Ira Kantor’s Vinyl Confessions: The Jon Butcher Axis – Bold As Hell

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Photos courtesy of Jon Butcher

When I’m not in full-blown public relations mode at my day job, I’m usually conferring with colleagues throughout the country about the bands and artists they’re currently digging into.

Occasionally, I receive a recommendation that makes me stop, look, and listen … on repeat. In one particular instance, the song was “Don’t Say Goodnight”; the band, New England’s own Jon Butcher Axis.

A quick YouTube search reveals the song’s MTV music video from 1984. Perfectly reflective of the times as well as the ubiquitous sound of AOR rock from that period, a few things make this track truly stand out: namely that despite being a trio, the Axis has a sound that could easily compete with the quintet of Journey, and that frontman/guitarist Jon Butcher bears the look of Phil Lynott; musical flair and aesthetic of Jimi Hendrix; and the voice of Sammy Hagar.

It’s been a few months since I’ve heard this song for the first time. I’m now averaging playing it at least twice a day. I’ve even gleefully insisted my wife Jen come into my hallowed music room for a listen. Fortunately, as I started looking further into the group, I was pleasantly pleased to discover that the song’s accompanying album on the Polydor/Polygram label, Stare At The Sun, is equally good as Butcher, bassist Chris Martin, and drummer Derek Blevins rock on and rock hard throughout.

Ask Butcher about the video for “Don’t Say Goodnight” though and you’ll get a mixed reaction: “At the time, I remember thinking, ‘This is pretty cool. There’s a house on an airstrip that goes up in the air and when the house goes up in the air, the band is under the house and people are jumping around,” he told me during a recent interview. “At the time we thought, ‘This is pretty cool.’ I look back and go, ‘Oh boy,’ you know. I think it’s an element of the times. I think that’s the kindest way to say it.”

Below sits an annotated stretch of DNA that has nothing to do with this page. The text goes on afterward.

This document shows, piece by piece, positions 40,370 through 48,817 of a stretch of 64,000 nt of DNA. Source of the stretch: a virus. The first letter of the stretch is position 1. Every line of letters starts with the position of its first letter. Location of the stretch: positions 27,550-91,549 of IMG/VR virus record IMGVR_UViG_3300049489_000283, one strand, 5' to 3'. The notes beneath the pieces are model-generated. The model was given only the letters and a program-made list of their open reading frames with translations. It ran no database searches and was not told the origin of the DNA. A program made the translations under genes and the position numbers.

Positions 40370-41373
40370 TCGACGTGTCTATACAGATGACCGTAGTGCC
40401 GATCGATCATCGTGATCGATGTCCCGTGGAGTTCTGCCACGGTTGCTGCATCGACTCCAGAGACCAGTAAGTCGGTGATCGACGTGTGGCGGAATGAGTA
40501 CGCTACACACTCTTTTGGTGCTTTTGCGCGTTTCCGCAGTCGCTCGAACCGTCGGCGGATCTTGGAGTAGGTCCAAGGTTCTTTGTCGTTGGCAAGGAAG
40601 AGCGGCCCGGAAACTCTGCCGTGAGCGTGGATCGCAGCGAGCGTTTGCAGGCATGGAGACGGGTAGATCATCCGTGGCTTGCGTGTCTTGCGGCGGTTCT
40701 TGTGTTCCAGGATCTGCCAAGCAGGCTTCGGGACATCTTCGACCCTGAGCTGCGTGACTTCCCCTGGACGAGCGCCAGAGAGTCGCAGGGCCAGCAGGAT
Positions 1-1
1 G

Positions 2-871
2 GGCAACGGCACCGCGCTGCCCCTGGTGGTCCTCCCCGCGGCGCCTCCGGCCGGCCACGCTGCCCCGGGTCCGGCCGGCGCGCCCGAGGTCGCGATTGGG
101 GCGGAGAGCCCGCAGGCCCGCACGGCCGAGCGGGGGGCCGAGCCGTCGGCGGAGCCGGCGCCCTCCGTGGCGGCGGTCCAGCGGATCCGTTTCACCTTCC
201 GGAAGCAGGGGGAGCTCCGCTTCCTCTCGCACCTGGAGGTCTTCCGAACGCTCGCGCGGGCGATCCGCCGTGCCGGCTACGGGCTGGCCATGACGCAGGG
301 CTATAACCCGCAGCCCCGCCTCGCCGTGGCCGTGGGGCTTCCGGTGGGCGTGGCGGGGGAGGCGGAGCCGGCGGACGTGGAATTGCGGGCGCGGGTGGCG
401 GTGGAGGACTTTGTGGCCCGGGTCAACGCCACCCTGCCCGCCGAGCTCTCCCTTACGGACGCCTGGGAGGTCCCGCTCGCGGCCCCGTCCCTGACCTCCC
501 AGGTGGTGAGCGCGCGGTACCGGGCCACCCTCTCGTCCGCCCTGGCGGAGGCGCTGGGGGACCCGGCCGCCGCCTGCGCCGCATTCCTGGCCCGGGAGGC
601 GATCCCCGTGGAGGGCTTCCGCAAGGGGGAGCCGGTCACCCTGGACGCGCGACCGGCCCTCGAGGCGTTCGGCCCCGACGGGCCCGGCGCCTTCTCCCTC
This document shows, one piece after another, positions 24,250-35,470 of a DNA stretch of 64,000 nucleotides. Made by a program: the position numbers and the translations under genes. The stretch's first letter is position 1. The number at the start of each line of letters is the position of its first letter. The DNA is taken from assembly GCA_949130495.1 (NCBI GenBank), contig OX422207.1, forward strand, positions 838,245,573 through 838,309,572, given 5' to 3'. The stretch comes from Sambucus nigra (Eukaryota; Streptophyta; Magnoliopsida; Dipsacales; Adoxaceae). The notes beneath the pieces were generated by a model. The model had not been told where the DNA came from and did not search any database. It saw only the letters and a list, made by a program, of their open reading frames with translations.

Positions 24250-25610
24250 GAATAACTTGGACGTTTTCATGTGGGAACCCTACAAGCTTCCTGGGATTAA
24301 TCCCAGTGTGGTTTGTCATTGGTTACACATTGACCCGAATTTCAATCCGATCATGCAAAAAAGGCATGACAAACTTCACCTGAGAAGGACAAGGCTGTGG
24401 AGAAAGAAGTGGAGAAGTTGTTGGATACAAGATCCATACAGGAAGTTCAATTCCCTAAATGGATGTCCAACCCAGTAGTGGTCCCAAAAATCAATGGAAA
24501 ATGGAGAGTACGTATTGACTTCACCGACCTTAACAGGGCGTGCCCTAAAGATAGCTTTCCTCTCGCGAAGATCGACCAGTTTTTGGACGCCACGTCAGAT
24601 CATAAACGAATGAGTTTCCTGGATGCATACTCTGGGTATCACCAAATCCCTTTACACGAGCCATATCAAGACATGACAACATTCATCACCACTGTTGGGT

Still, MTV being MTV (ah those were the days!) ensured that both the video and album would put the group on the map to stardom for a brief period. One key highlight would be opening shows for Birmingham’s Def Leppard on the latter’s Pyromania tour in 1984. Yet the group would enjoy a spate of local success before it was even signed to a label: Boston-based radio station WBCN would spin their track “Ocean In Motion” in heavy rotation.

“I can’t overestimate the impact that those guys had on launching Axis. They were on top of one of our songs before we had a record deal,” Butcher told me. “WBCN is one of the flagship radio stations around the country. It had a vicious following. I mean very, very popular. It launched many bands, amongst them Aerosmith and the J. Geils Band. What happened was the band had become successful locally and regionally and came to the attention of the J. Geils Band because of WBCN. That led to us opening up for their Freeze Frame tour of 77 cities. That opened the door for us getting signed with Polydor/Polygram.”

“When you have that kind of visibility from an unsigned local band, needless to say, doors opened,” Butcher adds.

Of course, like all great rock tales — and per the classic AC/DC adage — it’s a long way to the top if you wanna rock and roll.

“We played up and down the eastern seaboard as a local unsigned band,” Butcher said. “We had seen Humble Pie live and both Chris Martin, the bass player, and I said, ‘That’s what we want. There’s where we want to go — guitar-driven, drum-driven rock.’ I thought that we did it well.”

While the Axis’ first self-titled album would break into the Billboard Top 100, spurred in part by the single “Life Takes A Life” (and its accompanying video), Butcher acknowledges the group’s formal debut didn’t properly capture the sound and energy of the group live. Think back to the KISS dilemma of their first trio of albums followed by the multi-platinum powerhouse Alive!

“I was somewhat disappointed in the sound of the first record because I and the band felt like the record label didn’t understand who they signed. We were an intense and active rock band and known for our live performances. In my opinion, and in the opinion of some others, the first record was a little mild sounding,” Butcher says. “It didn’t in any way capture say the impact the first Van Halen record had. You heard “Running With The Devil,” it had an impact. Axis had that kind of impact live, but I don’t feel like that’s reflected in our first two records.”

Both this album and Stare At The Sun would be produced by former musician Pat Moran, best known for his production collaborations with Robert Plant, Edie Brickell, and Foreigner’s Lou Gramm.